The Commissariat Store Museum and RHSQ offices reopened in June in accordance with government reopening guidelines. Social distancing and hygiene measures are in place throughout the building. We are asking you to please visit another time if, in the past month, you have:
- Experienced any symptoms of COVID-19 (fever, cough, sore throat, shortness of breath or runny nose)
- Been in contact with anyone known to have COVID-19
- Travelled overseas
- Received a positive COVID-19 test result
You can read the Society’s full coronavirus safety plan here.
Charles Tyson has conducted extensive research into Meteor Downs in central Queensland, which you can read below:
Meteor Downs by Charles Tyson
The COVID -19 pandemic is having a significant impact on the activities of the Society. The Commissariat Store is continuing to remain open at the moment but the position may be reviewed in due course. The position with regards to this issue is changing daily.
To help protect our staff, and our mature aged guides and volunteers all school visits have been cancelled.
We have also made the decision to either cancel or postpone future events.
- The monthly lectures held on the Wednesday for the months of April, May and June 2020 have been cancelled. The planned lectures after June will be reviewed in due course.
- The Cook Conference to be held on 23 May 2020 at the State Library has been cancelled.
- The Cook Conference to be held on 29 May 2020 at Agnes Water has been cancelled.
- The Queensland Day Dinner to be held at the Brisbane Club on 6 June 2020 has been postponed. The postponed date is still to be decided.
If you have just arrived from overseas or have come in close contact with a person infected with Covid-19 you should self-isolate for 14 days.
If you experience symptoms of fever, a cough, sore throat, fatigue and shortness of breath, please seek medical advice!
Also practise safe distancing procedures and if you have the above symptoms or have been tested positive for COVID-19 you will be refused entry to the Commissariat Store.
I thank you very much for your support with regards to this issue.
Stephen W Sheaffe
17 March 2020
The Central Queensland town of Springsure is at the terminus of two major thoroughfares – the Gregory Highway (running south from the Gulf country) and the Dawson Highway, which runs west from Gladstone on the coast.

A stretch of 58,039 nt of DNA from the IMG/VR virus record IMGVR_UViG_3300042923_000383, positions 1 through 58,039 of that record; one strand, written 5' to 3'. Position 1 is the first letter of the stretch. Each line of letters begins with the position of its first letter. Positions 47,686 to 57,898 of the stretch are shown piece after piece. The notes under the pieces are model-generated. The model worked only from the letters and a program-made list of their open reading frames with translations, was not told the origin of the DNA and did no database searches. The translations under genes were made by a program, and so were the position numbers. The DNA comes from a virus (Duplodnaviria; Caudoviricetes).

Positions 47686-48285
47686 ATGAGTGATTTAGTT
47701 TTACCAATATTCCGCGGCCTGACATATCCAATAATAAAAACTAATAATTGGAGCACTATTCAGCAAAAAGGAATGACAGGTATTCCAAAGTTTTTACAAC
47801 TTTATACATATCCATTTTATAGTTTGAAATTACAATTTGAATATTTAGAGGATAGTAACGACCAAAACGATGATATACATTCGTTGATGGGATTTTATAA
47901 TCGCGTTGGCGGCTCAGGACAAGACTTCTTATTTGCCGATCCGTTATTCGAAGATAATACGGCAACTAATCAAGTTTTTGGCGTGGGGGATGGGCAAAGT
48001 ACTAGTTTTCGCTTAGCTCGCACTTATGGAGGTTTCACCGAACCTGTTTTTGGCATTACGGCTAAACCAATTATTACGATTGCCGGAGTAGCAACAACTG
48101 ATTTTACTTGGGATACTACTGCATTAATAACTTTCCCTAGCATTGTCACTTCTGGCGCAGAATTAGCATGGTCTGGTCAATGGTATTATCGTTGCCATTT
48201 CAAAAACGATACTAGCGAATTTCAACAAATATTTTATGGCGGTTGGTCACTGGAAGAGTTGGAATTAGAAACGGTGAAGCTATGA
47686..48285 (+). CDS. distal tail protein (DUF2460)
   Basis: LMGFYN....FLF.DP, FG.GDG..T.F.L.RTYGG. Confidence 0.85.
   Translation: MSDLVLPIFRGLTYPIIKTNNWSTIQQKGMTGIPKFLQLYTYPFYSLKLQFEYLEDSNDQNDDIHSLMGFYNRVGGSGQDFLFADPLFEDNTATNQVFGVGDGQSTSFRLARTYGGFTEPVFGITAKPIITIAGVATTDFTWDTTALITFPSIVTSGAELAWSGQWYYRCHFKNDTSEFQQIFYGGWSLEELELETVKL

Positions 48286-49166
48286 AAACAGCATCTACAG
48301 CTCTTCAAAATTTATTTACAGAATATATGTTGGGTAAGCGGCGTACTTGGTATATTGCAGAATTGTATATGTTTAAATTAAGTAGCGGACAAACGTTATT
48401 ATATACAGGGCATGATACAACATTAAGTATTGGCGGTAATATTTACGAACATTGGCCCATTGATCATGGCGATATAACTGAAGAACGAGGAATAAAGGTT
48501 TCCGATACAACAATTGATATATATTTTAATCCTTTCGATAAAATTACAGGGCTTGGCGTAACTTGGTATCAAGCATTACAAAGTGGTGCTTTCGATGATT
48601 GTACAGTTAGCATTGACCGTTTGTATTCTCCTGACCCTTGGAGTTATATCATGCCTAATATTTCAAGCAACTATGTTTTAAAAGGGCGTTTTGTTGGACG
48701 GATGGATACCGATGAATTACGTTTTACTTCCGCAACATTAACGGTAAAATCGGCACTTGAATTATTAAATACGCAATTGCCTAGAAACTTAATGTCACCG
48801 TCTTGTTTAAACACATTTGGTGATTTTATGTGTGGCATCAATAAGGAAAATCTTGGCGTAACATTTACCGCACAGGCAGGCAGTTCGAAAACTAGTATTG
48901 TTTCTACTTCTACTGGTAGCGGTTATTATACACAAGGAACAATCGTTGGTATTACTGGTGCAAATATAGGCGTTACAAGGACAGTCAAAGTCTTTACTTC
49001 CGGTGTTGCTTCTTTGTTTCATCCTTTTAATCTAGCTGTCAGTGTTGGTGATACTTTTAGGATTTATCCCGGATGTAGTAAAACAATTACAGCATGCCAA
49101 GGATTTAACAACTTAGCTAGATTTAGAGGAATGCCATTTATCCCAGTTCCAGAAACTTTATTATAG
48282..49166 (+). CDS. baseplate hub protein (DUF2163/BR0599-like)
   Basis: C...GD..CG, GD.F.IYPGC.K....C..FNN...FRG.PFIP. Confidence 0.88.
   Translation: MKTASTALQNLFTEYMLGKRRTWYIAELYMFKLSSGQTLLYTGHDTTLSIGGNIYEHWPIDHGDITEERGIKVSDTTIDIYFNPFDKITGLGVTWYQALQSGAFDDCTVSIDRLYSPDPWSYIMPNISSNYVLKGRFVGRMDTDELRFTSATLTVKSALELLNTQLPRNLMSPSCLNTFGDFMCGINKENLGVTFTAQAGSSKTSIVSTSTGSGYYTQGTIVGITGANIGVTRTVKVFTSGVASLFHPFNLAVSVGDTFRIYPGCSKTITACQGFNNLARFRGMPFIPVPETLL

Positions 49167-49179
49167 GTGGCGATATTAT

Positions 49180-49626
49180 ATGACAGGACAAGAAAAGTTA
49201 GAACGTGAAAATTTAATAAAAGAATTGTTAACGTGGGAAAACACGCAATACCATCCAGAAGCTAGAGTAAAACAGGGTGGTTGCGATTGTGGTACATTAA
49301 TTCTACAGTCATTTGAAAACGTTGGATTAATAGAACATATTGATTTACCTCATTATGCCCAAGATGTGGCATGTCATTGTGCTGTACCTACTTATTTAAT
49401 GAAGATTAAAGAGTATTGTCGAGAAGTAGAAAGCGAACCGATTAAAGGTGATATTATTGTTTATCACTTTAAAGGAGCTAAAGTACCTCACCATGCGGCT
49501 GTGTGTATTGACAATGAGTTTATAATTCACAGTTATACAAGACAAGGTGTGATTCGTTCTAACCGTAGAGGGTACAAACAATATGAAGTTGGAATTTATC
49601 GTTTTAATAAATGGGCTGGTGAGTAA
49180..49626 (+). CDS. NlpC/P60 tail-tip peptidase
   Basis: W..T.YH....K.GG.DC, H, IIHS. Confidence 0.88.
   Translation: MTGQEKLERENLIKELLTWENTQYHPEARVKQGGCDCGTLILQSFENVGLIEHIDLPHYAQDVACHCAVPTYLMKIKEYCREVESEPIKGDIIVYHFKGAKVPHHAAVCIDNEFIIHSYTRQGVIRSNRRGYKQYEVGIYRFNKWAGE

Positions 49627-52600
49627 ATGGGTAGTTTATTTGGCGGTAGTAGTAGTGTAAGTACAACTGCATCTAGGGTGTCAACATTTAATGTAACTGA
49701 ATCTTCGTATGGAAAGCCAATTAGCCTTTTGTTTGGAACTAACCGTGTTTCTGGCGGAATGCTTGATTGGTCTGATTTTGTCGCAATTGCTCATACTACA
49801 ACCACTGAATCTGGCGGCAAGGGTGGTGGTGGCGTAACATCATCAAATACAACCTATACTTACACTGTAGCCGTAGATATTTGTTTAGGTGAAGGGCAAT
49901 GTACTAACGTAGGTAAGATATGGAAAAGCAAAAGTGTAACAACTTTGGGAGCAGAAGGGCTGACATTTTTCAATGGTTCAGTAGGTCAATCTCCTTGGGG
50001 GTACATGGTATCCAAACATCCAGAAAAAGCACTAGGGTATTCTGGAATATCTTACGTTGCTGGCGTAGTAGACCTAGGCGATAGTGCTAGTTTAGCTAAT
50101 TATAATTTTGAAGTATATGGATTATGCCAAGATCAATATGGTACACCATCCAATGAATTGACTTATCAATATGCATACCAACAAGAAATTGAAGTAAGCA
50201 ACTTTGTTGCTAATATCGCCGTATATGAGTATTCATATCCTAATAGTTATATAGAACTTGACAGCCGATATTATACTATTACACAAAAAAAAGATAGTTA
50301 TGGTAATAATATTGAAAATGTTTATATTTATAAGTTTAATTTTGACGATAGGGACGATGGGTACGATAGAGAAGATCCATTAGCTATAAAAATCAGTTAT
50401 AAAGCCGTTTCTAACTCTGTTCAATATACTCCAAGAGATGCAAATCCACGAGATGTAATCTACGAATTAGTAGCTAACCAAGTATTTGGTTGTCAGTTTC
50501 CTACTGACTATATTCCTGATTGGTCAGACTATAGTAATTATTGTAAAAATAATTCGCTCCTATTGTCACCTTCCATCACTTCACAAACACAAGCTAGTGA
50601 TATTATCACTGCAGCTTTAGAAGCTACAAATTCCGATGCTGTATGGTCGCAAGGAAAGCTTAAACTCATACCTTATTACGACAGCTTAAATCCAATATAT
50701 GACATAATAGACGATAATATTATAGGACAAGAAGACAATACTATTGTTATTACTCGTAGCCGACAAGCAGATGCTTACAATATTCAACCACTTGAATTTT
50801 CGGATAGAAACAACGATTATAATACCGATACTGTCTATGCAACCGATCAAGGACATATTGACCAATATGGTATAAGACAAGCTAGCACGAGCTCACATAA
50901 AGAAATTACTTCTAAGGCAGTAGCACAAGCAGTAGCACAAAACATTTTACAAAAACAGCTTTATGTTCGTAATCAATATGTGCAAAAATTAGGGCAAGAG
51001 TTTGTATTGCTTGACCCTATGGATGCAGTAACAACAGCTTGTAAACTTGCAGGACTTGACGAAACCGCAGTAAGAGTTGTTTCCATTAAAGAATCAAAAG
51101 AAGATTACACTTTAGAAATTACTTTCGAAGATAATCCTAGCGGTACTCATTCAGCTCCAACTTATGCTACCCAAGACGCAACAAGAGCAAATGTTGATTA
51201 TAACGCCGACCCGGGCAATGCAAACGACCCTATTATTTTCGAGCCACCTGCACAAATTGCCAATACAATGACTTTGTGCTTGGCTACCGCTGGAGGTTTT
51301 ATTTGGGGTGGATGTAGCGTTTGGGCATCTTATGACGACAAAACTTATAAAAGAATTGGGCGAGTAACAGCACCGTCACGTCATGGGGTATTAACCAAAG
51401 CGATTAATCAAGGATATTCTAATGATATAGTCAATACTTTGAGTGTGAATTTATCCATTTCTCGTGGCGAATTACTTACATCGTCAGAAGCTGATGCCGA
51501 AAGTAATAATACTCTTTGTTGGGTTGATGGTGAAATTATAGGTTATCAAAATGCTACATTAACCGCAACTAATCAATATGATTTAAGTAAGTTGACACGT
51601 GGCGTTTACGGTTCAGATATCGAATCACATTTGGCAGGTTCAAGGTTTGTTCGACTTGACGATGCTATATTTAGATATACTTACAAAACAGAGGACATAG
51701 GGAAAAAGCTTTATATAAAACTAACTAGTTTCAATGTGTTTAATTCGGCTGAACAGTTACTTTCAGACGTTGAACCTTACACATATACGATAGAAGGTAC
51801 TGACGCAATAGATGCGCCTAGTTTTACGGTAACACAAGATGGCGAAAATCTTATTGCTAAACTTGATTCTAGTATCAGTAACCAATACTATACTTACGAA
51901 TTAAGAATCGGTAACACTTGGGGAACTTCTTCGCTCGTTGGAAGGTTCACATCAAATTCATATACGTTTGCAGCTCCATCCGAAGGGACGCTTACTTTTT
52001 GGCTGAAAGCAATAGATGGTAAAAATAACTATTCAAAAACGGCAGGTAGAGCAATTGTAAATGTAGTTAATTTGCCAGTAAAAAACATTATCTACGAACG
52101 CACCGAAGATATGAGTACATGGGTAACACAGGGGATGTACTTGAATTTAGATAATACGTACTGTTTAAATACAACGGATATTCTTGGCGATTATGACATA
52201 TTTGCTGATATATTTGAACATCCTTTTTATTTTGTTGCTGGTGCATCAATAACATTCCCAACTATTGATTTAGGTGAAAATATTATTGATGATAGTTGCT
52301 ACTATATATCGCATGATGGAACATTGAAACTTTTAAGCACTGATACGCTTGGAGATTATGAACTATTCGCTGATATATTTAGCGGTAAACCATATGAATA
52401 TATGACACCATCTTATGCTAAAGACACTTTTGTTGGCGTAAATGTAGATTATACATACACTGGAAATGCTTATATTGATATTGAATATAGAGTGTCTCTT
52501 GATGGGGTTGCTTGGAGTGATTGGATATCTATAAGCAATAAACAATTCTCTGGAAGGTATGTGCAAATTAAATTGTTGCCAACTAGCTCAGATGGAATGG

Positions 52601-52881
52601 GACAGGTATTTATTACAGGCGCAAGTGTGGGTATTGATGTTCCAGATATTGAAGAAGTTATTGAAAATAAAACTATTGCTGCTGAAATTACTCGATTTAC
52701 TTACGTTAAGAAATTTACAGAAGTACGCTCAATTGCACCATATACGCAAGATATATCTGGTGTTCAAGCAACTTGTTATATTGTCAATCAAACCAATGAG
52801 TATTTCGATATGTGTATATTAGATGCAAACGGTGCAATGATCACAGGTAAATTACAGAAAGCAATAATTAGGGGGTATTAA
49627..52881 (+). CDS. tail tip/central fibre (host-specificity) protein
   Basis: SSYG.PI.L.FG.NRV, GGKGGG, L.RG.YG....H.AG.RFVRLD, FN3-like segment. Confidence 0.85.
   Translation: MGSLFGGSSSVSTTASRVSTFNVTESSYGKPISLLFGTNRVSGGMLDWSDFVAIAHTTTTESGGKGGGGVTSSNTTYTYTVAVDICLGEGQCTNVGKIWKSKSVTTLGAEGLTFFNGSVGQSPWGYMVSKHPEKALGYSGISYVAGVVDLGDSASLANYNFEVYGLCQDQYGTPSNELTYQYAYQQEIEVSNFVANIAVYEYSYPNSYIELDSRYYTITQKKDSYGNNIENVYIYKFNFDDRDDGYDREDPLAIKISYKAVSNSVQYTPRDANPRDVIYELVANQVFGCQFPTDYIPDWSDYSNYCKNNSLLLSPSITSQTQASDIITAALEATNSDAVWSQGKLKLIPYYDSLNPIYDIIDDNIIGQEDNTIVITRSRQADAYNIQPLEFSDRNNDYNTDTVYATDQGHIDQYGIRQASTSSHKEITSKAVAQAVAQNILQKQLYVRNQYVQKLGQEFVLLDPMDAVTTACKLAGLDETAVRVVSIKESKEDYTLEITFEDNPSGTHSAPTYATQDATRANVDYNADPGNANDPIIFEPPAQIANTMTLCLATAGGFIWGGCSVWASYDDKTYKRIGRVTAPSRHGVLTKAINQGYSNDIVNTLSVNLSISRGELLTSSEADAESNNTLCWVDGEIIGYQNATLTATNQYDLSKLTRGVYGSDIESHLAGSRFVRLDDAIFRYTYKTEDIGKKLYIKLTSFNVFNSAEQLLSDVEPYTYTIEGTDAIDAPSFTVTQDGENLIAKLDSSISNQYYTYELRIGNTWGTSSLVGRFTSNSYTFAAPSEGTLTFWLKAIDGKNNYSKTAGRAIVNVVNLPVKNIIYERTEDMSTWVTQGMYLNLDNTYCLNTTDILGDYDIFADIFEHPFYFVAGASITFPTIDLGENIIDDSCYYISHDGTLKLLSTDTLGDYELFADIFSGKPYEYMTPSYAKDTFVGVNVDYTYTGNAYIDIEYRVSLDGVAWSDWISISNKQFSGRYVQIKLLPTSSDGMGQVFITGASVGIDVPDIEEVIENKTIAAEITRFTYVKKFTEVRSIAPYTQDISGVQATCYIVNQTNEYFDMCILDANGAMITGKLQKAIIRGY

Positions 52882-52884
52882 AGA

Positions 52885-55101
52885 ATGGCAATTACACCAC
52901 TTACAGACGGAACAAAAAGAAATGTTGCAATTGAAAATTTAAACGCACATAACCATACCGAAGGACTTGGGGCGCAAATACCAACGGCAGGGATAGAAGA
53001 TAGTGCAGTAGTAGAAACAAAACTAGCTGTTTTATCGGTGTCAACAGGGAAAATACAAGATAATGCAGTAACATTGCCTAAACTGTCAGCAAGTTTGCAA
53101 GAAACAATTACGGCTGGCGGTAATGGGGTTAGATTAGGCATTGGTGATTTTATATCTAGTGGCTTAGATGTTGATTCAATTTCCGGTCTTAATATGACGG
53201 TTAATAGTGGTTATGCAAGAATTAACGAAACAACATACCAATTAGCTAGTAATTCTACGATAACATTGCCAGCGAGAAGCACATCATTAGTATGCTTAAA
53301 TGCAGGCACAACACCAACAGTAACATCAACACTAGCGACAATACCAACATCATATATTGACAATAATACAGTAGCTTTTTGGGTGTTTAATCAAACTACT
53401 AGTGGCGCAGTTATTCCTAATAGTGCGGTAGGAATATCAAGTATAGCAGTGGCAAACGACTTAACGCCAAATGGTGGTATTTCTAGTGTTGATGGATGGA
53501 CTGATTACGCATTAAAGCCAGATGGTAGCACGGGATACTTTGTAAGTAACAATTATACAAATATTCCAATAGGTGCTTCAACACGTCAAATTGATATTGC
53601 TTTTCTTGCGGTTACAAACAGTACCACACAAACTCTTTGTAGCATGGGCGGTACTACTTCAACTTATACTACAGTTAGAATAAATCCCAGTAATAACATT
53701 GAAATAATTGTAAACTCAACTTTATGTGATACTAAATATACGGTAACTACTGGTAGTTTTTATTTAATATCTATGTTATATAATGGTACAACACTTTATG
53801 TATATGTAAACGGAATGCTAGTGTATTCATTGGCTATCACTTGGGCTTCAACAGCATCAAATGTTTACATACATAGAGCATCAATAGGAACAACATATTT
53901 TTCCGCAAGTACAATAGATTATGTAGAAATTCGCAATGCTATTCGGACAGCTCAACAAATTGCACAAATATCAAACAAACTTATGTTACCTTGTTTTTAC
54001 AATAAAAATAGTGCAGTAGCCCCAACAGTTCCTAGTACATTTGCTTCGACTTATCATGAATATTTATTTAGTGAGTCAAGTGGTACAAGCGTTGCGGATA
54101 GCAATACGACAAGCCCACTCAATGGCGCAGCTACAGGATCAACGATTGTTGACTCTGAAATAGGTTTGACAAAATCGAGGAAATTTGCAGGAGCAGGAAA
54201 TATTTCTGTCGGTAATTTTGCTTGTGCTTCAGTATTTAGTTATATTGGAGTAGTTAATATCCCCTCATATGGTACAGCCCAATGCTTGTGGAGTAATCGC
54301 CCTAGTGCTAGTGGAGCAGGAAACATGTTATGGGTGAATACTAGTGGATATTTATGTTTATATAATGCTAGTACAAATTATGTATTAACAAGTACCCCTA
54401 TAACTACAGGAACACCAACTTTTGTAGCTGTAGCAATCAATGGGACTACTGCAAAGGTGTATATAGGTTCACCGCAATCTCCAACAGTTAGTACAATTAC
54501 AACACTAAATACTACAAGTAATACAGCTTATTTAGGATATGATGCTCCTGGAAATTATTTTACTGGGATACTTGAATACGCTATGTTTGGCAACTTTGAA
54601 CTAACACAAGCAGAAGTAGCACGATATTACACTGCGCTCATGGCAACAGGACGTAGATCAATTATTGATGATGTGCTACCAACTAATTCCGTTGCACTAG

Ludwig Leichhardt explored the district between 1843 and 1845. His favourable reports encouraged squatters to move in and settle the land. The town’s name, used from 1861, comes from a pastoral run which had a permanent spring.
The subsequent influx of squatters caused friction with the original Indigenous inhabitants, and in 1861 squatter Horatio Wills and 18 other settlers including women and children were slaughtered in the Cullin-La-Ringo massacre, the largest mass murder of European settlers in Australian history. It has since been suggested that the murders were reprisal for the shooting of local Gayiri tribespeople by Europeans.
Springsure today is the hub for several Bowen Basin coal mines, and the district produces cattle, sunflowers, sorghum, wheat and chickpeas.
As the pastoral settlement grew in wealth, local stock and station agents imported expensive automobile marques (like these American Studebakers) for potential purchasers.
Springsure is a starting point for visits to Carnarvon Gorge National Park, an area of outstanding natural beauty with sandy plains, valleys, and gorges separated by basalt-capped ranges. The gorge walls create an ecosystem for rare flora and fauna. The Gorge also features Indigenous art galleries.
In the 2016 census, Springsure had a population of 1103.
In 1919 brothers Ross and Keith Smith, with mechanics James Bennett and Wally Shiers, were the first Australians to fly a British aircraft from Great Britain to Australia. They piloted this converted Vickers Vimy twin-engine bomber G-EAOU (affectionately known as ‘God ‘Elp All Of Us’) from England to Darwin.
They took off from Houndslow Heath at 8am on 12 November 1919 and landed in Darwin at 4.10pm on 10 December 1919.
In all, they had covered an estimated distance of 17,911 km in 135 hours and 55 minutes. They were met by Prime Minister Billy Hughes. The crew were able to claim the prize of 10,000 pounds offered by the Australian Government for the first Australians to fly from Britain to Australia.
The Vickers Vimy aircraft was developed in the latter stages of the First World War to equip the Royal Flying Corps. It was completed too late to be used in active combat, but formed the main heavy bomber force of the Royal Air Force throughout the 1920s.
The G-EAOU is preserved in a museum in the Smiths’ hometown of Adelaide.